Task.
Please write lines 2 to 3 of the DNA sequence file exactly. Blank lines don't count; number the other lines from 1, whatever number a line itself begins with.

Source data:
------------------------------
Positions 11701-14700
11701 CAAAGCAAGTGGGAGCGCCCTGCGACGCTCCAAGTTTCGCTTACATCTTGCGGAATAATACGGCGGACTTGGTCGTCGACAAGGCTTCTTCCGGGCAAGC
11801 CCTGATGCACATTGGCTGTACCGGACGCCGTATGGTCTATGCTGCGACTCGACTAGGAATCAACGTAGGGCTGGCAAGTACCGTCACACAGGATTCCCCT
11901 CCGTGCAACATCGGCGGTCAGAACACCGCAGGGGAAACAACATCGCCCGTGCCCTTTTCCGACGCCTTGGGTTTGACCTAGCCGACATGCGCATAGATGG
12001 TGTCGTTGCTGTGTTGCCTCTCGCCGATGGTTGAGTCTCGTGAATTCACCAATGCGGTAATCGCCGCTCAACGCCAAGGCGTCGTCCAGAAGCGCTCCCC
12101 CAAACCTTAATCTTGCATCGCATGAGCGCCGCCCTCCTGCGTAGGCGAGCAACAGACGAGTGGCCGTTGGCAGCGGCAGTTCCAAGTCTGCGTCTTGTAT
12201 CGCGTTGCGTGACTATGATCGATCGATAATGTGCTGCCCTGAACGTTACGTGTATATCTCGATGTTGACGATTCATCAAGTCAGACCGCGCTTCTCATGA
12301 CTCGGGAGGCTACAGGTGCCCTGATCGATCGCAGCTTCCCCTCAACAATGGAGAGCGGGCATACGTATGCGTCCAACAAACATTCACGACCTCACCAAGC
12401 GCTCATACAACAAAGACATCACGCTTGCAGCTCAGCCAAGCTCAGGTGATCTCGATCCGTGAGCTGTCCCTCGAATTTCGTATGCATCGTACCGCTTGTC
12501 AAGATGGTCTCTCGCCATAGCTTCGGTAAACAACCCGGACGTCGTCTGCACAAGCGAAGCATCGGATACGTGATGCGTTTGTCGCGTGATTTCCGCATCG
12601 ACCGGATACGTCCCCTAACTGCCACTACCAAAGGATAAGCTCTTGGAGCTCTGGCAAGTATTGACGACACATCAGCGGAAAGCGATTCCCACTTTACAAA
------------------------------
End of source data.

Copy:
11701 CAAAGCAAGTGGGAGCGCCCTGCGACGCTCCAAGTTTCGCTTACATCTTGCGGAATAATACGGCGGACTTGGTCGTCGACAAGGCTTCTTCCGGGCAAGC
11801 CCTGATGCACATTGGCTGTACCGGACGCCGTATGGTCTATGCTGCGACTCGACTAGGAATCAACGTAGGGCTGGCAAGTACCGTCACACAGGATTCCCCT